Proving MG can be difficult because, when patients' muscles are at rest, they don't generally have significant noted weakness; it's only after use that they become fatigued. For instance, in patients with bulbar-onset MG, the muscles used for chewing often become fatigued halfway through a meal. For this reason, it's important that your doctor brings your muscles to fatigue during testing and records the progressive weakness of your muscles.

    To fulfill the requirements of the listing, your medical records should include evidence such as

    • testing with electrical impulse machines to stimulate the muscles, showing the extent of weakness
    • pulmonary function tests to measure breathing
    • muscle biopsies, and
    • physical examinations using physical endurance tests, leg raises, and/or grip strength tests.

    In addition, some patients with MG have lengthy periods of remission, with very few symptoms, followed by exacerbations, with great muscle fatigue. But Social Security is aware that MG can be episodic, so the agency should consider the frequency and duration of exacerbations and how long periods of remission last.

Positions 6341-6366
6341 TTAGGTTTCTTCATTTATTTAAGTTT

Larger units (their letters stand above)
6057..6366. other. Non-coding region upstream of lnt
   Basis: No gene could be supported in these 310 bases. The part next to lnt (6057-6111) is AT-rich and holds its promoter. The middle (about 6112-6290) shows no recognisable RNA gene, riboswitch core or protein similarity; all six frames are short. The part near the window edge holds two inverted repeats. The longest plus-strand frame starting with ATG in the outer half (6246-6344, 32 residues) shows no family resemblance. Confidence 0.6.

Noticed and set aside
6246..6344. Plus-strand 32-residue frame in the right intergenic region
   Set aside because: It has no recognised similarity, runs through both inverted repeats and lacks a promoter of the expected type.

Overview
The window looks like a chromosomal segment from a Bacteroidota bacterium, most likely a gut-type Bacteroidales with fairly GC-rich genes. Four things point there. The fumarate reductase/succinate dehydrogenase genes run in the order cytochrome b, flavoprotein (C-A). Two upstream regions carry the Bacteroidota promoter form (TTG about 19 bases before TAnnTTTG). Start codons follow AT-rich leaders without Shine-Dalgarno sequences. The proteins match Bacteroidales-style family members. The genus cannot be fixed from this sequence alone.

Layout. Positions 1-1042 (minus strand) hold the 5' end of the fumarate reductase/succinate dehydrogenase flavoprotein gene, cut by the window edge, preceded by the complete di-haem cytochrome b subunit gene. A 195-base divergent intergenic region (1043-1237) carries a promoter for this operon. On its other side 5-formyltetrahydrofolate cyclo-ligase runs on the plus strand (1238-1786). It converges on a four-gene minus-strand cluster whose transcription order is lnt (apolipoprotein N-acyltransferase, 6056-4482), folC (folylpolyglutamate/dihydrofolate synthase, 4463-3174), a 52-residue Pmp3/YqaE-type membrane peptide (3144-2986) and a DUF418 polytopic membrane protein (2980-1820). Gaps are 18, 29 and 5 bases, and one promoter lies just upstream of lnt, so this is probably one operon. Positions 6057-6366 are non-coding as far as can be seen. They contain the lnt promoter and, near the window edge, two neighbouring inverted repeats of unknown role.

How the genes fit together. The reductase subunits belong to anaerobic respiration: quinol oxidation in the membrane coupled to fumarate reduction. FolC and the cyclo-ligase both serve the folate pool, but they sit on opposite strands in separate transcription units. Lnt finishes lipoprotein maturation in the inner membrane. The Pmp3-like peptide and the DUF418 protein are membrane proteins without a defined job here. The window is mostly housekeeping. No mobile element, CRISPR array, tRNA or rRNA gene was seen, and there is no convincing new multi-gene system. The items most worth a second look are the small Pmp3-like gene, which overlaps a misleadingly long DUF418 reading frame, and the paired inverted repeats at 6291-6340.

Showing a Loss of Ability to Do Substantial Gainful Work

    Some patients with myasthenia gravis won't meet the criteria in the above listing because they don't have problems swallowing, breathing, talking, or walking, or their doctor hasn't recorded a level of weakness in their arms or legs that Social Security considers severe enough. These patients may nevertheless have limitations that prevent them from successfully returning to work and being able to work enough to earn about $1,500 per month.

    If you don't "meet the listing," Social Security will review your medical record for limitations that your doctor has documented and will gather them into a Residual Functional Capacity (RFC) assessment. Your RFC shows which work activities and jobs you have the ability to do, if any.

    After your RFC assessment, Social Security decides whether, given the work activities that your RFC says you're limited to doing, there are any jobs you can be expected to do.